Finally, we decided to make the text a little less overwhelming by using variations of a lighter font, in this case, Montserrat Hairline and Montserrat Light.
Here is another infographic that makes a ton of amateur mistakes. First of all, there is no clear header as the title and subtitle are mixed together with the actual meat of the topic. There are huge chunks of text that don’t entice readers along with a very bad stock photo of a depressed person, which only serves to depress readers instead of attract their attention.
To fix this, we separated the important header information from the rest of the infographic. In this way, we have a clear title, subtitle and introduction. Next, we eliminated the unappealing stock photo and replaced it with icons to illustrate each point.
To avoid repelling viewers with long paragraphs of text, we shortened these and stuck only to the necessary points. Finally, we selected a couple of more legible fonts, with open forms and a more inviting look. We used Roboto Slab, Open Sans Semibold and Open Sans Light.
This single-chart infographic makes the mistake of reinforcing a common stereotype instead of elucidating an issue and revealing new, unknown information. The mark of a good infographic is its ability to not only unveil the trends hidden beneath piles of numbers and figures, but to put data into context.
To fix this, we eliminated the stereotypical image of the overweight Italian who loves to eat pasta and replaced it with a more relevant icon.
Next, we reorganized the header so as to grab attention with a clear message in the the title and subtitle. As in the example above, this meant separating the main header message from the rest of the graphic. In this way, the reader quickly discerns a visual hierarchy and narrative flow, starting with the title and subtitle and then leading down to the body of the infographic.
Also, we modified the color palette so that it reflects the topic in question. Since Italy tops the list of pasta consumption, we decided to go with the colors of its flag. Finally, we also selected fonts reminiscent of Italian cuisine to reinforce the main message of the graph. In this case, we used Leckerli One, Nexa Rust (both fonts with more personality than the neutral fonts uses above) and Raleway Black.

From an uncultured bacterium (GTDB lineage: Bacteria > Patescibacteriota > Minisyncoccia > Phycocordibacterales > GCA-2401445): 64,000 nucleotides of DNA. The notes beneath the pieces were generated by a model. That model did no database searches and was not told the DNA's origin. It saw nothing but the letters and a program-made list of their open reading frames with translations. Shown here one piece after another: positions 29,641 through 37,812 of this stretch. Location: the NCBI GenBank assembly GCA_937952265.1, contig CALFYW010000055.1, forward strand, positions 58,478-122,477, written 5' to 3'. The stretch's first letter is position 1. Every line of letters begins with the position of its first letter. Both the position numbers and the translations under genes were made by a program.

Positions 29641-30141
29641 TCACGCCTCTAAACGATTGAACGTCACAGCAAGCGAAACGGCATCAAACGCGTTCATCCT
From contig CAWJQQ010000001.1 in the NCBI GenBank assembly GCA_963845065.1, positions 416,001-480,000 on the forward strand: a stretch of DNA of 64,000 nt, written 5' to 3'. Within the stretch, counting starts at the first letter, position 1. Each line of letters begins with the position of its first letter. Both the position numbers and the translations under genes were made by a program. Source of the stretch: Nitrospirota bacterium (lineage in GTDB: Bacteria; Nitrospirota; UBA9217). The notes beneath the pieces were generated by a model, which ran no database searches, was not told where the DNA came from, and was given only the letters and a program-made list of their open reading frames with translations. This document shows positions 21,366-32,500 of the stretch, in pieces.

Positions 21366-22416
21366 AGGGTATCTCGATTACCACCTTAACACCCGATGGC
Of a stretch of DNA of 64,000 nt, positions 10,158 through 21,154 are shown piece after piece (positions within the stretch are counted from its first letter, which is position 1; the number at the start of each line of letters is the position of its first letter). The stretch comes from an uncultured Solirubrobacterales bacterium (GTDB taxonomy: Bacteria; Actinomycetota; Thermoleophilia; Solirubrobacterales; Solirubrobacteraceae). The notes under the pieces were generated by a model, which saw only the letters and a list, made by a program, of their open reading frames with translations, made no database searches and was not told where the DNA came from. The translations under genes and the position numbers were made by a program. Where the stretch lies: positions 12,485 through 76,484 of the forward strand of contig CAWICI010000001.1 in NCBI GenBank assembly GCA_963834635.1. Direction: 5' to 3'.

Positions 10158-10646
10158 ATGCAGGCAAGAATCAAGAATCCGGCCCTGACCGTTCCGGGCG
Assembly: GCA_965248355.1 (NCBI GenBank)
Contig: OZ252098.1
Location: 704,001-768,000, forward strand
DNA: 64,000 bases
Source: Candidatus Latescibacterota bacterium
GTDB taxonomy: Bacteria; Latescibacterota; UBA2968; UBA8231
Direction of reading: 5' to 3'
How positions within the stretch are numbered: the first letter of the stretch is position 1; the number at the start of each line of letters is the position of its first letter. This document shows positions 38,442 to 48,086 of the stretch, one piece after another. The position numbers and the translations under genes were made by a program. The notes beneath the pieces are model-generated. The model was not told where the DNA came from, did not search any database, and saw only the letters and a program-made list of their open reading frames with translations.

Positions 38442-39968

This infographic is not only disorganized, it also gives very little information about each nutrient while occupying valuable real estate with tacky stock images.
In our infographic makeover, we decided to organize the information by reordering it into sections. Next, we eliminated the cheap stock photos and instead used colorful and clean icons. Also, we decided to make the infographic a bit more informative by adding a description of each nutrient and where to find it.
Since the topic was food-related, we applied an eye-catching and fun color scheme, which also aids in the reading process since it helps to visually divide each section from the rest.
What about your infographic? Do you have any bad examples of infographics you want to share? Or do you have any questions on how to improve your own infographics? We would love to hear your thoughts and feedback. Just drop us a line in the comments section below, and we’ll get back to you.